Rotavirus vaccines in Belgium : policy and impactRotavirus vaccines in Belgium : policy and impact
Faculty of Medicine and Health Sciences
Vaccine & Infectious Disease Institute (VAXINFECTIO)
2011Baltimore, Md, 2011
The pediatric infectious disease journal. - Baltimore, Md
30(2011):S:1, p. S21-S24
University of Antwerp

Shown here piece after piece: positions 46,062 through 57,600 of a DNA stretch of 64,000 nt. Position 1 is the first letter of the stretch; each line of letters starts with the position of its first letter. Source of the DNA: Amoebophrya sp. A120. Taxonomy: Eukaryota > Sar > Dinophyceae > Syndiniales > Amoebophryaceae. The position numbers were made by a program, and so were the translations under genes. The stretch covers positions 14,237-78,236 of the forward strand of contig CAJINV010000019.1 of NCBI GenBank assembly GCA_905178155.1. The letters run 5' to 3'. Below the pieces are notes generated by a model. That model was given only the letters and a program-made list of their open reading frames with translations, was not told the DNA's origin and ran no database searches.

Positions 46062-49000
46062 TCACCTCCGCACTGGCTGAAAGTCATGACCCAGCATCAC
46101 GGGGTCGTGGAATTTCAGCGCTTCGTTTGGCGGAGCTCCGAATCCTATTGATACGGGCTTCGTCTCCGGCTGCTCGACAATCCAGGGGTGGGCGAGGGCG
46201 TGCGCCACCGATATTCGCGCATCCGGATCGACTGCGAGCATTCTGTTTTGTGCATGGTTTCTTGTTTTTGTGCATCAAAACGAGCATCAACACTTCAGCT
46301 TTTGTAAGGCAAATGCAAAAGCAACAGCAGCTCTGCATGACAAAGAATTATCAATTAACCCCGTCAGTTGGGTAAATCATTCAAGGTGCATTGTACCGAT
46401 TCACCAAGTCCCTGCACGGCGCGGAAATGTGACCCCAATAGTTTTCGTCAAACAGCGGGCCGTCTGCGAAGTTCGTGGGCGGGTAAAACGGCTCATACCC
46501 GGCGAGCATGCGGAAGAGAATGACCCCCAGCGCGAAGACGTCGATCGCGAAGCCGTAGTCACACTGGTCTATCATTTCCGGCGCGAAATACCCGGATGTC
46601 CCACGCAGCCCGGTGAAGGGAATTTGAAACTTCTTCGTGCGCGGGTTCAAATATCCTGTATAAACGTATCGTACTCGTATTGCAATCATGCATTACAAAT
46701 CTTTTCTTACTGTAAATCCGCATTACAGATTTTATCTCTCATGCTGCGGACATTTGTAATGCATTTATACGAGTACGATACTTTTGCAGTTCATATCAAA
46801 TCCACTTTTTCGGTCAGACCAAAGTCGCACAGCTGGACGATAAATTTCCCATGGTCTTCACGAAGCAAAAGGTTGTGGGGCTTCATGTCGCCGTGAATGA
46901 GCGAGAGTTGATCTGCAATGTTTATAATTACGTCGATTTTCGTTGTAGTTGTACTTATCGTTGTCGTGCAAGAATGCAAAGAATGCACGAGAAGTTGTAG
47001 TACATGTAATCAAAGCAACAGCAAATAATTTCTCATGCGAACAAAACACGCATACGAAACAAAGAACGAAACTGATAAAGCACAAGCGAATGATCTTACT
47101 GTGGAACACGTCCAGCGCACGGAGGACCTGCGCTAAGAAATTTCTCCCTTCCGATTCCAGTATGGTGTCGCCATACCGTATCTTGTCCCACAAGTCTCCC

Background: The current Belgian experience with rotavirus vaccination provides a unique perspective to look at the effect of vaccination. Shortly after introduction, a nation-wide recommendation was issued and despite the fact that both rotavirus vaccines are offered through partial reimbursement, vaccine uptake has already reached a high level (at least 90%). Methods: For the purpose of looking at the effectiveness of the Belgian rotavirus vaccination policy, 3 years after introduction, we retrospectively collated the publicly available data on the number of laboratory-confirmed rotavirus cases reported to a national network of sentinel laboratories during 1999 to 2010 and compared them with the available data on hospitalizations due to rotavirus gastroenteritis. Results: Both data sources (reported laboratory-diagnosed cases to a sentinel network as well as data on hospitalizations due to rotavirus gastroenteritis) show a decrease in the number of rotavirus infections and a 4- to 6-week delay in the onset of disease and the peak of incidence in the postvaccination period. Conclusions: Because this decline coincides with the increased vaccine uptake and is sustained during consecutive rotavirus seasons, the effect is mainly attributed to the rotavirus vaccination. The rapid increase in vaccine coverage, despite the partial reimbursement for the vaccines, is remarkable. Continued postlicensure surveillance is necessary to further investigate the effectiveness of the vaccines and to document the public health impact of the vaccination in reducing disease burden.